As I briefly discussed on Twitter, seeing this made me think of my baby, Xenoposeidon. Now that specimen, beautiful though it is, preserves only the lower one third of the vertebra. But there are some clear commonalities, and they’re clearer if you look at the animation.


Most obviously, there are laminae running up and down the anterior and posterior margins of the lateral face of Xeno’s neural arch, and those same laminae seem to exist in Rebbachisaurus. We didn’t name these laminae in the Xeno paper, but if they’re the same thing as in Rebbachisaurus, then they’re ACPLs and PCDL — anterior centroparapophyseal and posterior centodiapophyseal laminae.

If that’s right, then we misinterpreted the site of the parapophysis in Xenoposeidon. We (Taylor and Naish 2007) thought it was at the cross-shaped junction of laminae near the anterodorsalmost preserved part of the vertebra. In Rebbachisaurus, this cross exists, but it’s merely where the CPRL (centroprezygapophyseal lamina) intersects the ACPL.

But there’s more. In Xenoposeidon, the base of the CPRL (if that’s what it is) forms a “V” shape with an accessory lamina that proceeds posterodorsally from the same origin. (This is one of the features that’s apparent on the more damaged right side of Xeno as well as the nicer left side.) That lamina also seems to exist in Rebbachisaurus — but with the whole vertebra to consider, we can see that it’s not an accessory lamina, but a perfectly well-behaved CPOL (centropostzygapophseal lamina).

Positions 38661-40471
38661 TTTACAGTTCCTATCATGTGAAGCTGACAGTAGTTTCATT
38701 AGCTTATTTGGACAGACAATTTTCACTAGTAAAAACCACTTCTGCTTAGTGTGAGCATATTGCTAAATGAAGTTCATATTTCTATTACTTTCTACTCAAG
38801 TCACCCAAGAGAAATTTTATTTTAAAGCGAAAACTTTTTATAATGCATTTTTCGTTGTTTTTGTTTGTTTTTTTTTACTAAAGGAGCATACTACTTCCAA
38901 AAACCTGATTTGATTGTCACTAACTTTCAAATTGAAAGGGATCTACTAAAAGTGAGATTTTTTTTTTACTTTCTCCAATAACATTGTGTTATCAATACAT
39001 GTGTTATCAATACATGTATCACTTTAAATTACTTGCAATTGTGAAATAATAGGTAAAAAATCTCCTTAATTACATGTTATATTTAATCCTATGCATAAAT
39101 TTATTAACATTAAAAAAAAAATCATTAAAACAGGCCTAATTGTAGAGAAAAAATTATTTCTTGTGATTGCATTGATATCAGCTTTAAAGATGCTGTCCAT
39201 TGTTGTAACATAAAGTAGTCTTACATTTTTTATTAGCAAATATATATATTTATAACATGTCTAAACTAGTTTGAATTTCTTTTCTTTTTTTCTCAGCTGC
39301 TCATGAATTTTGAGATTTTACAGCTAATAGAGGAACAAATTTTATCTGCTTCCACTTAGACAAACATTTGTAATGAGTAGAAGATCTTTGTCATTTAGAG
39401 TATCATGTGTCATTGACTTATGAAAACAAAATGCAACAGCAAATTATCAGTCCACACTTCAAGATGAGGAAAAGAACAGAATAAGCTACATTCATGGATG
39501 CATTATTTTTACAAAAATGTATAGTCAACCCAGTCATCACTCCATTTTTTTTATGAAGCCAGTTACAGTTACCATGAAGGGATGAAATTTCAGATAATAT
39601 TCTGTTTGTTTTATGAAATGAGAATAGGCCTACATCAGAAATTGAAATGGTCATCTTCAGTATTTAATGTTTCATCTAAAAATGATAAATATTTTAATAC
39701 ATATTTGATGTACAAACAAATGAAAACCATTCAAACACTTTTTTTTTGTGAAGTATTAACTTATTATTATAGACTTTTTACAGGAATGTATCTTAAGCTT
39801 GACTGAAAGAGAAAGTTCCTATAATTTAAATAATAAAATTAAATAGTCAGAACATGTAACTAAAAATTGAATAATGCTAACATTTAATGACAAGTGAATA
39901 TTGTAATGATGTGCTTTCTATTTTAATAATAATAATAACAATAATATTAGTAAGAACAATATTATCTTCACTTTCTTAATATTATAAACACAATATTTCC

So if Xeno is indeed a rebbachisaurid, then the two branches of the “V” go to support the pre- and postzygs, and the laminae running up the anterior and posterior margins of the centrum support the parapophyses and diapophyses respectively. There are actually two crosses on each side of the neural arch: one at the intersection of CPRL and ACPL, the other at the intersection of CPOL and PCDL; but in the Xeno specimen, the posterior cross is lost, having been just above where the break occurs at the top of the neural arch.

Here’s what I mean:


In case it’s not clear, the grey lines are an (extremely crude) reconstruction, the blue lines label the important laminae, and the red circles highlight the two crosses.

Hmm. The more I look at this, the more convincing I find it.

But there’s more! The anterior aspect of the Rebbachisaurus vertebra also bears a notable resemblance to what we see in Xeno, with a pair or arched laminae forming a vaulted roof to the neural canal.



Jeff Wilson spotted the same thing in a sequence of comments on my tweets, saying:

That’s not a bad call—the infrazygapophyseal region of that vert is elongate, and there is a nice CPRF and those closely positioned TPRLs could mean that prz’s are close to one another or even conjoined. It’s tantalizing, but not much to go on. Would be nice to prep out CPRF & work out laminae on lat sfc.

Jeff is right that more preparation would help to figure this out.